Sporadic moments of forgetfulness and general fogginess during pregnancy is completely normal, but can be frustrating. Pregnancy brain, baby brain, or “momnesia” is very real, but it doesn’t actually change your brain. Regardless, any pregnancy book—or pregnant mom—will tell you about it, and there is evidence from research showing memory deficits in pregnant women.
What Does Pregnancy Brain Feel Like?
Have you ever walked into a room, stopped, and stood there for several minutes because you forgot what you went in there for? Pregnancy brain is like doing that 10 times a day.
Some studies have shown that there could be evolutionary reasons behind this mental fog. From an evolutionary standpoint, this kind of memory impairment may be helpful—the woman forgets about other things, and focuses all her mental energy on caring for her new baby. Pregnant women and new moms spend so much time thinking about the changes their baby will bring that their short-term memory is bound to suffer.
What Causes Pregnancy Brain?
It’s normal to have memory lapses or feel overly forgetful whenever you’re exceptionally busy, stressed out, or running on not enough sleep. Pregnancy, of course, tends to involve all of these causes. When you aren’t getting enough sleep, and you’re still trying to multitask, no one’s memory is as sharp as usual. Not to mention, surging hormone levels and brand new priorities help explain pregnancy fog. You have between 15 and 40 times more progesterone and estrogen in your system during pregnancy, and these hormones affect all kinds of neurons in your brain.
By the time a woman gives birth, there are large surges of oxytocin that cause the uterus to contract and the body to produce milk—this hormone also affects your brain circuits. It might sound scary, but your neurons and circuits are completely fine! Pregnancy rearranges what gets your attention, that’s all. Your overall brain function isn’t changing, only your priorities are!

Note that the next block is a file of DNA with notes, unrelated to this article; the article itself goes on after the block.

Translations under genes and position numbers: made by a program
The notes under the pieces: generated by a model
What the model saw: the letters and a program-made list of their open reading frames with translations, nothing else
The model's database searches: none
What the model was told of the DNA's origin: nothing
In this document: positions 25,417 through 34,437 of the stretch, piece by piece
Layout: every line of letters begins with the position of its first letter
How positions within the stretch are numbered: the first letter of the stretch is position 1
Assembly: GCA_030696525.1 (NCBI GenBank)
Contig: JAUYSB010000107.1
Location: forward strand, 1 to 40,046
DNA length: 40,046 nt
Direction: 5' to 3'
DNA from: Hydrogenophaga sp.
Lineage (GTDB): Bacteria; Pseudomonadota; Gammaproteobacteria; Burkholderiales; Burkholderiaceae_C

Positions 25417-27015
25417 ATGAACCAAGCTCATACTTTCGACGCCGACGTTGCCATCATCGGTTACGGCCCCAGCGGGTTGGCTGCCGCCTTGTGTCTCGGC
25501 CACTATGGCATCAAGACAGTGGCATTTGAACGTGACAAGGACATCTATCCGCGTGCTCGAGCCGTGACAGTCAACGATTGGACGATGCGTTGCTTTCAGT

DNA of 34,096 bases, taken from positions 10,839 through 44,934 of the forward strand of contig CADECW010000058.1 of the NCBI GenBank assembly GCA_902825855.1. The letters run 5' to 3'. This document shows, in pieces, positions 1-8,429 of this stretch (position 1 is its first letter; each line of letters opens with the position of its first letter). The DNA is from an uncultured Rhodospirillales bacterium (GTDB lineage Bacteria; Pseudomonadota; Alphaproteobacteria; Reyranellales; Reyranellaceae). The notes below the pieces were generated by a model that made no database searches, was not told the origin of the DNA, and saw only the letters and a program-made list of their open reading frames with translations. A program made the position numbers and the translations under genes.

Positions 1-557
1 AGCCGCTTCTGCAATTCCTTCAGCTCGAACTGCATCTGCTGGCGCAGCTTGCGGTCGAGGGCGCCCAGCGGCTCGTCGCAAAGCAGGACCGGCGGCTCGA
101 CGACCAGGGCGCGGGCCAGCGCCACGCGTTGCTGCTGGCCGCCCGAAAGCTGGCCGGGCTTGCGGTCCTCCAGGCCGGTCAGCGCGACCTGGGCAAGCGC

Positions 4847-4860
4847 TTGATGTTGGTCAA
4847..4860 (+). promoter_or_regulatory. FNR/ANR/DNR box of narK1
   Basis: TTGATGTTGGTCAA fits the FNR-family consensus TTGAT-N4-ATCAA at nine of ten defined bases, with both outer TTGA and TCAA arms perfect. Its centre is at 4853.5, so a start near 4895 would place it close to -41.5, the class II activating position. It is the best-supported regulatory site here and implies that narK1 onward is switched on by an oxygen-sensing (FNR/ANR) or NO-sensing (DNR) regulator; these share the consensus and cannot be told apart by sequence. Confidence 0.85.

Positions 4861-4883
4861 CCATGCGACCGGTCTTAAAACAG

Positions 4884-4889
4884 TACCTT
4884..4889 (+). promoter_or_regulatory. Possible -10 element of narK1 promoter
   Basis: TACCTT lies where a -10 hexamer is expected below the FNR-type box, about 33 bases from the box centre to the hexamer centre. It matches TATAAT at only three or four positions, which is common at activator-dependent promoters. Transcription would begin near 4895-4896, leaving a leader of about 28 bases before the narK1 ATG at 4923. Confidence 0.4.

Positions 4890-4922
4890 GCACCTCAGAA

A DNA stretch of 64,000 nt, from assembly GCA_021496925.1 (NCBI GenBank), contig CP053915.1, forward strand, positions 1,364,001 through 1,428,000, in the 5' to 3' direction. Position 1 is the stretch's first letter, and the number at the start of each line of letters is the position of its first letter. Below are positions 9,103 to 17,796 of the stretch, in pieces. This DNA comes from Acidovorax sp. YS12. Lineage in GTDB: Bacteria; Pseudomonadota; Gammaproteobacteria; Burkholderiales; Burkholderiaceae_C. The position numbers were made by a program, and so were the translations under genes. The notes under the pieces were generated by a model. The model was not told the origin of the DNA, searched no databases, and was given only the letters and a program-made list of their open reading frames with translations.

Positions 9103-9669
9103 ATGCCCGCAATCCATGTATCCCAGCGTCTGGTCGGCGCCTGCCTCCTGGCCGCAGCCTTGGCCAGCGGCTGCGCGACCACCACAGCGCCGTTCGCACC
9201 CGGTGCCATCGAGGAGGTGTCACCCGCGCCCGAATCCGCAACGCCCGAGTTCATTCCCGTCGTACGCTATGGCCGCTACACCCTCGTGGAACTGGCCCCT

A British study found that hormones can really affect a pregnant woman’s spatial memory, which includes remembering where things are.
How You Can Treat It
- If you aren’t feeling as sharp as usual, try your best to simplify other areas of your life—everything is about to get more complicated, so anything you can minimize will help!
- While it’s tricky with a newborn, the most effective thing you can do for your pregnancy brain is to get better sleep. Sleep deprivation is a serious contributing factor after your baby arrives. Women can accumulate up to 700 hours of sleep debt in the first year after having a baby. This causes your brain to function only for caring for your baby and not much else. Most moms find that their pregnancy brain goes away within a week of getting better sleep!
- Get in the habit of writing things down! Questions you have for your doctor, things you have to get done, ideas you have—anything that you know you’ll forget, write it down in a central place you can refer back to.
- Above all else, keep your sense of humor. Pregnancy brain is normal and natural, so try not to get frustrated with yourself. Of course, if your memory problems are more severe—like you’re forgetting to put your baby in their car seat—you should seek help. Otherwise, though, it’s completely normal.
For more information, tips, and maternity advice, contact Regional Medical Center today!